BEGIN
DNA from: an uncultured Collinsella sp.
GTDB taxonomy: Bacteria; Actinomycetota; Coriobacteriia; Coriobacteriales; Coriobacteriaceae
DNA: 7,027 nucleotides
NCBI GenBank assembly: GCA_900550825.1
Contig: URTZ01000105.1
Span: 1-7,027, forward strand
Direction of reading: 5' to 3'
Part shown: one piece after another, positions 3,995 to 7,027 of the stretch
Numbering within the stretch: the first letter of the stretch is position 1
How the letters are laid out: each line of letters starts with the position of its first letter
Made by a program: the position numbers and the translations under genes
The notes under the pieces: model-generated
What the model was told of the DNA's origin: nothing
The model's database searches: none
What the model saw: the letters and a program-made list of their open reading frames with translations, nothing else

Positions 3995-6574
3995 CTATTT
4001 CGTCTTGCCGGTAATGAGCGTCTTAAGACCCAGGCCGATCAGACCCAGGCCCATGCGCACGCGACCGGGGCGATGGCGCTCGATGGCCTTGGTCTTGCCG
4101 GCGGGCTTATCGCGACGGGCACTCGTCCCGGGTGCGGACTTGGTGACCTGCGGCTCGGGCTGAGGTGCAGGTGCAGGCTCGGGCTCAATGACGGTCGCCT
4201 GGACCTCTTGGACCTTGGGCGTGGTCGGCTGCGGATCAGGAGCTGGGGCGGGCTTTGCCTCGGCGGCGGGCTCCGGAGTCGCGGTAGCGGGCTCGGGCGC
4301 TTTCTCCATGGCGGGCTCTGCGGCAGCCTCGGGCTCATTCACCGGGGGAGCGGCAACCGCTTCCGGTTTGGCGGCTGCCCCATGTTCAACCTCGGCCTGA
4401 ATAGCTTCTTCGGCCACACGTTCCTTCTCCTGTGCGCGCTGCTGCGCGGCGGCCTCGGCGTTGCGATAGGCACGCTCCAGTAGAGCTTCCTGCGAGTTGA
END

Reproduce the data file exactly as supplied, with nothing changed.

DNA from: an uncultured Collinsella sp.
GTDB taxonomy: Bacteria; Actinomycetota; Coriobacteriia; Coriobacteriales; Coriobacteriaceae
DNA: 7,027 nucleotides
NCBI GenBank assembly: GCA_900550825.1
Contig: URTZ01000105.1
Span: 1-7,027, forward strand
Direction of reading: 5' to 3'
Part shown: one piece after another, positions 3,995 to 7,027 of the stretch
Numbering within the stretch: the first letter of the stretch is position 1
How the letters are laid out: each line of letters starts with the position of its first letter
Made by a program: the position numbers and the translations under genes
The notes under the pieces: model-generated
What the model was told of the DNA's origin: nothing
The model's database searches: none
What the model saw: the letters and a program-made list of their open reading frames with translations, nothing else

Positions 3995-6574
3995 CTATTT
4001 CGTCTTGCCGGTAATGAGCGTCTTAAGACCCAGGCCGATCAGACCCAGGCCCATGCGCACGCGACCGGGGCGATGGCGCTCGATGGCCTTGGTCTTGCCG
4101 GCGGGCTTATCGCGACGGGCACTCGTCCCGGGTGCGGACTTGGTGACCTGCGGCTCGGGCTGAGGTGCAGGTGCAGGCTCGGGCTCAATGACGGTCGCCT
4201 GGACCTCTTGGACCTTGGGCGTGGTCGGCTGCGGATCAGGAGCTGGGGCGGGCTTTGCCTCGGCGGCGGGCTCCGGAGTCGCGGTAGCGGGCTCGGGCGC
4301 TTTCTCCATGGCGGGCTCTGCGGCAGCCTCGGGCTCATTCACCGGGGGAGCGGCAACCGCTTCCGGTTTGGCGGCTGCCCCATGTTCAACCTCGGCCTGA
4401 ATAGCTTCTTCGGCCACACGTTCCTTCTCCTGTGCGCGCTGCTGCGCGGCGGCCTCGGCGTTGCGATAGGCACGCTCCAGTAGAGCTTCCTGCGAGTTGA